87% of them are happier because of voluntary simplicity and, in western countries, some measure of simplifiying can be seen in 20% to 30% of the population, depending on the country.


Simplifying daily life contributes to non-violent social change in
important ways

  • Grows local economies: People in the habit of thinking in detail about how to improve little things tend to congregate into groups to share resources, think about bigger things, and start creating flexible local economies as well as food autonomy. Maker culture (9: Techshop) is an example of voluntary simplicity aggregating at mass scales.
  • Increases personal freedoms: Old (10: Yes Magazine) and new (11: Taylor & Francis Online) ways of doing things without mass-production are retained, and promoted, decreasing the population’s reliance on capitalist growth/waste cycles as well as on markets. It also saves people money (6: Sagepub Journals).
  • Inspires activism: Studies show that people get happier as they decrease their consumption of disposable goods and increase simplicity in daily life (6: Sagepub Journals). Further studies show that happy people are more likely to affect social change (12: Anyhow, that’s how it’s working in Canada (13: Carleton University).
  • Involves the whole population: Some people are left out (14: Notre Dame University) of many of the ways in which social change can be inspired. These include young families, seniors, and handicapped persons. Simple living, by virtue of being accessible to all as well as its other advantages, makes it possible to mobilize a lot more of the 3.5% of the population (15: Rational Insurgence) we look to for social power.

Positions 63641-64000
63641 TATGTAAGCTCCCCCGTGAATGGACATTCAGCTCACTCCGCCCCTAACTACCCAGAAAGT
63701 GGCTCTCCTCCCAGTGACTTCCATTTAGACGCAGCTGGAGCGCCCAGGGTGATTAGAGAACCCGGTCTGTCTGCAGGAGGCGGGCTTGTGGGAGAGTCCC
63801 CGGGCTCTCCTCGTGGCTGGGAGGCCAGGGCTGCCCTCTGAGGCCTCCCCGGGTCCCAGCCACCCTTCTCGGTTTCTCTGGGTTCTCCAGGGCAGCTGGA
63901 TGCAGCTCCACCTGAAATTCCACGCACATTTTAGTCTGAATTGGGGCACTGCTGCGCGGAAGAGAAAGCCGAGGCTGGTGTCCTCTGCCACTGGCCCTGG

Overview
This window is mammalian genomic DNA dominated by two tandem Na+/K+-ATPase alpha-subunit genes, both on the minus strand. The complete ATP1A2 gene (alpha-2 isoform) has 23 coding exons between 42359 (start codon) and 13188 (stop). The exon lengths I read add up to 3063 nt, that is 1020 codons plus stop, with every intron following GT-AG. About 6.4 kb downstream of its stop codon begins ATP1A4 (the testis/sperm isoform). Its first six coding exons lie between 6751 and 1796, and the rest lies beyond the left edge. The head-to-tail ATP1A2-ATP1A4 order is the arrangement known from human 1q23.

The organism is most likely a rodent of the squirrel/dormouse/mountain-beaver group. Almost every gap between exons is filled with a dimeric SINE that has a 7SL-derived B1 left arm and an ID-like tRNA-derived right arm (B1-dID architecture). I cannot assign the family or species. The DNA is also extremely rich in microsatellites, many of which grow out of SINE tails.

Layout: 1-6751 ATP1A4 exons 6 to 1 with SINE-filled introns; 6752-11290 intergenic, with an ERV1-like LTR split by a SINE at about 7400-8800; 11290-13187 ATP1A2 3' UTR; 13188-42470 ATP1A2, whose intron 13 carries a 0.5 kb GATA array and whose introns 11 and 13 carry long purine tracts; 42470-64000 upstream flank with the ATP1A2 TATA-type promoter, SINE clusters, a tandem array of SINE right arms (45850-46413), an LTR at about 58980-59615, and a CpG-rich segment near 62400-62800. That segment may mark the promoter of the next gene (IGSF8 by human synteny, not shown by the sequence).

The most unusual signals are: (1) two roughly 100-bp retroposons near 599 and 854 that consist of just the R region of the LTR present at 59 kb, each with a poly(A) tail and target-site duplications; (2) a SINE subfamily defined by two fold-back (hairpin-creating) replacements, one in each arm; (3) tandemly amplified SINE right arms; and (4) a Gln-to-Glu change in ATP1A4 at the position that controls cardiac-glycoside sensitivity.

Teaches people to think rationally: It is a rewarding way for people from all economic and social classes to learn how to research, critically analyze, test, and repeat experiments. Such skills are fundamental to learning to understand the current political and ecological situation.


Intersectionality and respect are vital to social change.

The authorities and media have worked hard (16: Huffington Post, 17: Forbes) to make adherents of living simply look like cultish, dogmatic flower children. Consequently, even in anarchist and social change publications, derision is common and the strengths of simple living in educating people, helping to create community, and inspiring the autonomy that gives people courage to move are often overlooked.

Your book is truly a masterpiece, and will have an influence on humanity for a long time. I am concerned that the chapter on Simple Living as written risks being counter-productive to our shared social hopes, but am personally grateful for the many tools you have assembled for us.



















See Sharp Press will publish two titles during the Fall season: